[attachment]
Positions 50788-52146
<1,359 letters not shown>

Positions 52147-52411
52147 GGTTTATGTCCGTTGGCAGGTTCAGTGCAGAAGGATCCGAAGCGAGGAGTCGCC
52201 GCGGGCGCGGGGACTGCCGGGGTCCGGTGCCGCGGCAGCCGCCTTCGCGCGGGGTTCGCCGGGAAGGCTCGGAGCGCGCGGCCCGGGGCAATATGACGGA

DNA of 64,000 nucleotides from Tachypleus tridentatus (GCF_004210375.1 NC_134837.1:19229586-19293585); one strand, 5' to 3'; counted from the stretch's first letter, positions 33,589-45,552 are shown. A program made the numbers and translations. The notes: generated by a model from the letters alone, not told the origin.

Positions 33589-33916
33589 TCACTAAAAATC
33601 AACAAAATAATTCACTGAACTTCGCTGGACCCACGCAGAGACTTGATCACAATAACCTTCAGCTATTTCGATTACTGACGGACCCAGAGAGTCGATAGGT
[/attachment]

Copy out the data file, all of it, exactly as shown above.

Positions 50788-52146
<1,359 letters not shown>

Positions 52147-52411
52147 GGTTTATGTCCGTTGGCAGGTTCAGTGCAGAAGGATCCGAAGCGAGGAGTCGCC
52201 GCGGGCGCGGGGACTGCCGGGGTCCGGTGCCGCGGCAGCCGCCTTCGCGCGGGGTTCGCCGGGAAGGCTCGGAGCGCGCGGCCCGGGGCAATATGACGGA

DNA of 64,000 nucleotides from Tachypleus tridentatus (GCF_004210375.1 NC_134837.1:19229586-19293585); one strand, 5' to 3'; counted from the stretch's first letter, positions 33,589-45,552 are shown. A program made the numbers and translations. The notes: generated by a model from the letters alone, not told the origin.

Positions 33589-33916
33589 TCACTAAAAATC
33601 AACAAAATAATTCACTGAACTTCGCTGGACCCACGCAGAGACTTGATCACAATAACCTTCAGCTATTTCGATTACTGACGGACCCAGAGAGTCGATAGGT